Save money on energy and repair costs, and increase cooling efficiency with this easy Spring cleaning project!

Service Tips for Optimum Cooler Performance

Cooler maintenance is not a difficult task, and can be completed with a minimum of mechanical knowledge and a little assistance. Use this guide and ask for help at your local home improvement center or hardware store where evaporative coolers are sold.

1) Shut off power and water. Essick Air Products, manufacturers of Champion, Ultra Cool, and Tradewinds coolers, cautions that safety is important, so disconnect the power to the cooler and turn off the water supply before attempting any preventative maintenance.

2) Replace pads: Remove side panels and install new evaporative media pads at least twice during the season. Cooler pads become clogged with dust, pollen, mildew and minerals from evaporated water. Dirty media pads reduce cooling efficiency and overwork the motor. Clean debris out of the louvered side panels and water troughs. Call your cooler manufacturer for pad size, or write down the cooler make and model and visit your improvement center for assistance.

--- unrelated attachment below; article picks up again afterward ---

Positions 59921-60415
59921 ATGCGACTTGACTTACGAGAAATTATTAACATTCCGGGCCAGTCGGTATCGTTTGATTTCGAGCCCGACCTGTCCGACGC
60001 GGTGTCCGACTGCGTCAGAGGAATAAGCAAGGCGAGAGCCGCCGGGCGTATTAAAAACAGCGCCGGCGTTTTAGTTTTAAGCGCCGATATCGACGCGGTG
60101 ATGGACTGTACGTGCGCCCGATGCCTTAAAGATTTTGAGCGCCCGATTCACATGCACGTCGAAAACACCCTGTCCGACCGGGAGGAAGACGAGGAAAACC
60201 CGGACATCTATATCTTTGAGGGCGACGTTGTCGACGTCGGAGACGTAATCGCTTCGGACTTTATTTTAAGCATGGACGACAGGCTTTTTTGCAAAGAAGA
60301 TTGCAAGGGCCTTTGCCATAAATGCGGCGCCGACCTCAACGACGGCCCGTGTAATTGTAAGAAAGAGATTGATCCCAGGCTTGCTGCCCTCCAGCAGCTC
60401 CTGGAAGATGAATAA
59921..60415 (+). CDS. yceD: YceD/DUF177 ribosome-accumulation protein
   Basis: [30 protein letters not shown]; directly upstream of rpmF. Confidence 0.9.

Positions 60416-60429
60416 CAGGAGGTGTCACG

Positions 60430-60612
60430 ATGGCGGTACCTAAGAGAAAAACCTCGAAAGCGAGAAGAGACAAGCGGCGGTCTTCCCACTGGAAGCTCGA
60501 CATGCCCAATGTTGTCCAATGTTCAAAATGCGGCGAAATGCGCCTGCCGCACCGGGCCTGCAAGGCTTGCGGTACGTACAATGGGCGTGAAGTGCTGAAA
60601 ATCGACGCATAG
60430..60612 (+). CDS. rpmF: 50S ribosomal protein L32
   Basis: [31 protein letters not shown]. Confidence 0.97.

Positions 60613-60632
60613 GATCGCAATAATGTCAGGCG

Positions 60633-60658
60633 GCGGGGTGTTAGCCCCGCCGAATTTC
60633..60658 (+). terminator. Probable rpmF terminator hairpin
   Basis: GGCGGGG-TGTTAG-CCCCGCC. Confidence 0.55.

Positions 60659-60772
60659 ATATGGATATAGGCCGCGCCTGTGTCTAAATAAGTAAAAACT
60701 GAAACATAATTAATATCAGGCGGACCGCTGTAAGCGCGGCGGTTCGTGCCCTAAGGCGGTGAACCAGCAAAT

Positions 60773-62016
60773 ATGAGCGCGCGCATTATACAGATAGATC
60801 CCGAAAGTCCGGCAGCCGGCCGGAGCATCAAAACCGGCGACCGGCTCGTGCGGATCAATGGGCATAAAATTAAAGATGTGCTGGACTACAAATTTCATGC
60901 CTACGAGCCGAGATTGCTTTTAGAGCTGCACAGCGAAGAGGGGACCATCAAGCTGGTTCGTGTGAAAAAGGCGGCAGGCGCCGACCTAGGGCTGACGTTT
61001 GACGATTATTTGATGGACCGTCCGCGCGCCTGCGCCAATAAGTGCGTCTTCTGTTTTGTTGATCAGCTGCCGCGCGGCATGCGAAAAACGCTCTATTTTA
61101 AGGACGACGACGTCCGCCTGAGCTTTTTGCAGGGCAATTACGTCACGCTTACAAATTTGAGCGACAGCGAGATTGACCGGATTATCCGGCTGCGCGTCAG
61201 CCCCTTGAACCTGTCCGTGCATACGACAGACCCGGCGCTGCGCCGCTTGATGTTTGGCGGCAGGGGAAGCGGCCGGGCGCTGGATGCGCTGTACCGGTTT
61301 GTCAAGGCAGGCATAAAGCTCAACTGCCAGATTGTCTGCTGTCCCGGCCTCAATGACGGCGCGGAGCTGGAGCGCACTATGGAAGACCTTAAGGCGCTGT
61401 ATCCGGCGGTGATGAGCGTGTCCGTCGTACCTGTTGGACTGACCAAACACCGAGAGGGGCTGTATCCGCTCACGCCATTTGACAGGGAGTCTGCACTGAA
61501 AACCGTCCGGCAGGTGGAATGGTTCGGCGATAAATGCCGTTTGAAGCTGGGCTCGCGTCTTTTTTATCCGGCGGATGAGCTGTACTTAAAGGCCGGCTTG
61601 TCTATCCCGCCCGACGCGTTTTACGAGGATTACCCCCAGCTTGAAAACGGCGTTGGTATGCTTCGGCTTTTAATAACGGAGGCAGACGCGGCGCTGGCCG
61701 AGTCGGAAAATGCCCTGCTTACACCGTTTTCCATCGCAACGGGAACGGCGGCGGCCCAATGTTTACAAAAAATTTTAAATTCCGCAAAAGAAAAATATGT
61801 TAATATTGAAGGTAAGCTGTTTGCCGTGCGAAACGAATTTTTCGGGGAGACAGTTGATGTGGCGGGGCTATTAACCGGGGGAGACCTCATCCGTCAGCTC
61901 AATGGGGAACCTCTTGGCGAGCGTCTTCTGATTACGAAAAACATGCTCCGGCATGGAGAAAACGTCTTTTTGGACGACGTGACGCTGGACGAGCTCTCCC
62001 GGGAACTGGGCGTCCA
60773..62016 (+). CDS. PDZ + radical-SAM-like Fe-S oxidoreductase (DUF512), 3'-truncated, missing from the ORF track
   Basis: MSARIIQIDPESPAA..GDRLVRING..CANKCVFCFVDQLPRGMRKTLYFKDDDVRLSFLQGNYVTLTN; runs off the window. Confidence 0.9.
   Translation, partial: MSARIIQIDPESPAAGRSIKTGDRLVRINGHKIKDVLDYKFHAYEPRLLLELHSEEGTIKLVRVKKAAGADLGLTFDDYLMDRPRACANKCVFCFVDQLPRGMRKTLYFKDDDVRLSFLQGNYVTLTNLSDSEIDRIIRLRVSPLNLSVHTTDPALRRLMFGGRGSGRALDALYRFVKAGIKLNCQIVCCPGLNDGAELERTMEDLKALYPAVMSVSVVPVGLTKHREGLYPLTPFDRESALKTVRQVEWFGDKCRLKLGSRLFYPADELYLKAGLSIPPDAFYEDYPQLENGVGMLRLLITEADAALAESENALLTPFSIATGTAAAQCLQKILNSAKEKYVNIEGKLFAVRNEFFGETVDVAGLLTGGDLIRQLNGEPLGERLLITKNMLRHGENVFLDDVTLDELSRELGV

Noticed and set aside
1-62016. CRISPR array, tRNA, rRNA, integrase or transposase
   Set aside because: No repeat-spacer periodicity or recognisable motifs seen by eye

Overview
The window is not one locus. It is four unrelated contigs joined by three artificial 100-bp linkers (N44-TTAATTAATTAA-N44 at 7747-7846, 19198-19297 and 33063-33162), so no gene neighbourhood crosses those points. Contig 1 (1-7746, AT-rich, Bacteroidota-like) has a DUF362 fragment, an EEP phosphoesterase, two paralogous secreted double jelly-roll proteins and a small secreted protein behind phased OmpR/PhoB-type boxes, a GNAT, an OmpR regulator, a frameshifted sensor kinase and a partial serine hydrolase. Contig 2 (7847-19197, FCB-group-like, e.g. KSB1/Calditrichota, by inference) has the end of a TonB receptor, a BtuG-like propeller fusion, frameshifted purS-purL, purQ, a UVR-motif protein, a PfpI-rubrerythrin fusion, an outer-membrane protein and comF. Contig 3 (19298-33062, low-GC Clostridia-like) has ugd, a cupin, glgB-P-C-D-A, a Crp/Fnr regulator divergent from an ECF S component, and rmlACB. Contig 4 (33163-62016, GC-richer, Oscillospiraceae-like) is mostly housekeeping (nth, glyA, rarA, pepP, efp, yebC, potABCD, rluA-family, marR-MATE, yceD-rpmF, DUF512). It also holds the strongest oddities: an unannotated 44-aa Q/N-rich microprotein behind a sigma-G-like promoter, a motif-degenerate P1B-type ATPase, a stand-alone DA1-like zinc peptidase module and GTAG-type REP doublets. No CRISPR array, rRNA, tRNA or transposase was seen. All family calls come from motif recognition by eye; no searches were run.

3) Clean water reservoir: Remove the cooler overflow/drain tube in the reservoir pan and rinse out standing water, dissolved salts, silt, old pad fibers, etc., with a solution of water and vinegar. If necessary, use a sturdy nylon brush or plastic scraper to loosen deposits. Do not scratch through the protective coating of a metal cooler. A wire brush or metal scraper should only be used on rust spots, and then reseal the pan with spray cooler coating. If you have an easy-care polypropylene cooler, there’s no need to patch and reseal, just rinse out debris.